6. Wheelies and fire go together in my mind. Is that wrong? I recently created a flame-pipe mod for my original Wild Willy GigaM38 build (here: http://www.tamiyaclub.com/forum/index.php?showtopic=77628&page=4) ... and I had a blast running it until I wiped out pretty hard and trashed some vintage parts. I first got the idea from my son's Razor scooter that has a brake with embedded flint made to throw sparks. Neat effect. So, I picked up some little flint tips like you'd use to light a propane torch. You can buy them in 5 packs and they have a threaded end. After my M38 wipe-out, I thought it might be more cost-effective to make a Flame Pipe mod for the newer WW2 chassis. This way I can run the spark-thrower harder on concrete without worry about crashing the vintage rig. I designed a new wheelie bar in FreeCAD to mount the tips and the prototype came in from Shapeways today. I have small tweak or two I'd like to make, but I'm pretty happy with the prototype: Next to the stock wheelie bar for comparison. The prototype is printed in "polished metallic plastic" and will get painted black. Screw mounts through the opposite side and catches the spark tips. Different angle... Back mounting-flange detail. I installed the tips with a small 2.5MM X 22 screw. The new wheelie bar mounted up to the back of the rig just right. Let's go make some sparks! Light show time! As always, my video work could use some help. I shot the maiden run with my iPhone in the dark. Please enjoy the pyrotechnics... Go Willy, Go!
  7. I've had a Wild Willy since I was a kid about 11 years old, and I recently brought it out of storage to fix it up. So then I'm looking for parts and restoration tips, and I discover an entire community of people with similar projects! I thought I'd join you guys and share a picture... I learned from this board that I've got the short wheelbase version. As you can see the tires are in awful shape and the wheels need a good cleaning. The rear tires I'm trying are the closest 1.9 tire my local hobby shop carried but it's not a great fit on the rims and doesn't look so hot either. I hope I can source some authentic replacements. The good news is the body is in excellent shape, with no cracks or missing bits. (The only reason it looks so good is that I broke the original body so badly my dad bought me a new one to replace it. Thanks Dad! I still have the first body too, with no grill and a one-armed driver and lots of glue holding it together...) So far I've cleaned out the gearbox and differential, putting in bearings where it takes them. It runs great with the original electronics, a Kraft KP2K radio. There is some surface rust on the front bumper springs and body mounts. The rear wheelie springs were worn almost to the point of breaking, so the weird colored plastic circles you can kind of see are some plastic covers that are made to snap on your keys to identify them - I'm using them to protect the last pits of metal and it doesn't interfere with the wheelie ability!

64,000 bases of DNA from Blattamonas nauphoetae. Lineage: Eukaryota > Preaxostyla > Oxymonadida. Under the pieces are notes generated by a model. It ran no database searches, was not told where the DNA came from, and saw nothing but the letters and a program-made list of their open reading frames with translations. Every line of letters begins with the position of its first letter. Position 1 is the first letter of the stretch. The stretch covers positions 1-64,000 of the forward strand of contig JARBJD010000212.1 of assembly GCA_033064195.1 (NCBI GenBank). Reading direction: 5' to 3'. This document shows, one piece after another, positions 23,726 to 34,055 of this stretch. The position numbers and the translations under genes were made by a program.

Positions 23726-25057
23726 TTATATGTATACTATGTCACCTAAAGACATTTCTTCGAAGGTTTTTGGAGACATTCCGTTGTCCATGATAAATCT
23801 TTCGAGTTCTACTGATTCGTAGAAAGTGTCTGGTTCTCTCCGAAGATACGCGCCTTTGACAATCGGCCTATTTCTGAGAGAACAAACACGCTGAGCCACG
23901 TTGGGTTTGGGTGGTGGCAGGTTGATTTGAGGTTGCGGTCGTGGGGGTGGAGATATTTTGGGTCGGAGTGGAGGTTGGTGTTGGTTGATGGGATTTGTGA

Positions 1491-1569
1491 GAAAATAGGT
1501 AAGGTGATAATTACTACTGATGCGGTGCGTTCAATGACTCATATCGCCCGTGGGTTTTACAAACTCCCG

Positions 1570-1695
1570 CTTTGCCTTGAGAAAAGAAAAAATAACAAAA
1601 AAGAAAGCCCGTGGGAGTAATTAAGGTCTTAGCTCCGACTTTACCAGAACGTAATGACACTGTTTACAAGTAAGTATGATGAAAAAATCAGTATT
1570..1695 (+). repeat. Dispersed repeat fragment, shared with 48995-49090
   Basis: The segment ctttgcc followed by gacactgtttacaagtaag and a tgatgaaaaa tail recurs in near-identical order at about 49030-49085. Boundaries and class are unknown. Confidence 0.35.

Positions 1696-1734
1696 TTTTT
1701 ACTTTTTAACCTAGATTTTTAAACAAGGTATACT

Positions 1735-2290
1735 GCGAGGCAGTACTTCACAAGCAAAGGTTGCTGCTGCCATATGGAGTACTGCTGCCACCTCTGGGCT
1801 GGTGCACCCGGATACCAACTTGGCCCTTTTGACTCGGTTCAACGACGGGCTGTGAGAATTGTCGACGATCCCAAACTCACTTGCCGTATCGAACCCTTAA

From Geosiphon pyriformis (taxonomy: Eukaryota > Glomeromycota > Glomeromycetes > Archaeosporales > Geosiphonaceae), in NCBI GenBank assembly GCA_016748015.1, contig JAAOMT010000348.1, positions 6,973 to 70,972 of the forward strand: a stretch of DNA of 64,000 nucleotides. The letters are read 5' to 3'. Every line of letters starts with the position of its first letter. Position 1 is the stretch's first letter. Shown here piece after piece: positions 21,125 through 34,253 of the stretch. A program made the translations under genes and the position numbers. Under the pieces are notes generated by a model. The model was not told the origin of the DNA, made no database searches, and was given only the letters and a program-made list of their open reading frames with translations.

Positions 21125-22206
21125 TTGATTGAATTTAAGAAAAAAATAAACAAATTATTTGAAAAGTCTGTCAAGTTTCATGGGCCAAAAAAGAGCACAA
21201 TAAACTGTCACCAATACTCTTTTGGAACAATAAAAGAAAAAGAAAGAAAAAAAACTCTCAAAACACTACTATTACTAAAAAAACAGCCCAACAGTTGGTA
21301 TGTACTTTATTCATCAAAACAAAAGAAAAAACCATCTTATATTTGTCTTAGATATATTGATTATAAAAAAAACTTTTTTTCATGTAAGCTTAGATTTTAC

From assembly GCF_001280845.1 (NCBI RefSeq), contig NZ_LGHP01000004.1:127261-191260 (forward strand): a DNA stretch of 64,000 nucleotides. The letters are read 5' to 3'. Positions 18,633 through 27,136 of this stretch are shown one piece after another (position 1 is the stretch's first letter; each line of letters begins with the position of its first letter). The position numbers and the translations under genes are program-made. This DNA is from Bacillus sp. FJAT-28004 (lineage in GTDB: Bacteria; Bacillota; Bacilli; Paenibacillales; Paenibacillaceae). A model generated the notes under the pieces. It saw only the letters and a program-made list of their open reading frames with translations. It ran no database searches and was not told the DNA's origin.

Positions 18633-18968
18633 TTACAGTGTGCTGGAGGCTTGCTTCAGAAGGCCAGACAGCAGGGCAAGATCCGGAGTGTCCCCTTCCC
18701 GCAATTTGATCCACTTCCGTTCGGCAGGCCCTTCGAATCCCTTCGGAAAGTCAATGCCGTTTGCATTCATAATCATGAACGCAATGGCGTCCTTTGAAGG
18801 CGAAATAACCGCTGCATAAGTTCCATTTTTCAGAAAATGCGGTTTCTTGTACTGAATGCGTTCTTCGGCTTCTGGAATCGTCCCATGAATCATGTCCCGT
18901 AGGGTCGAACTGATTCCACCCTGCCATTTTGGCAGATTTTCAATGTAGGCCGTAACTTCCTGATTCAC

8. we had a blast at a new location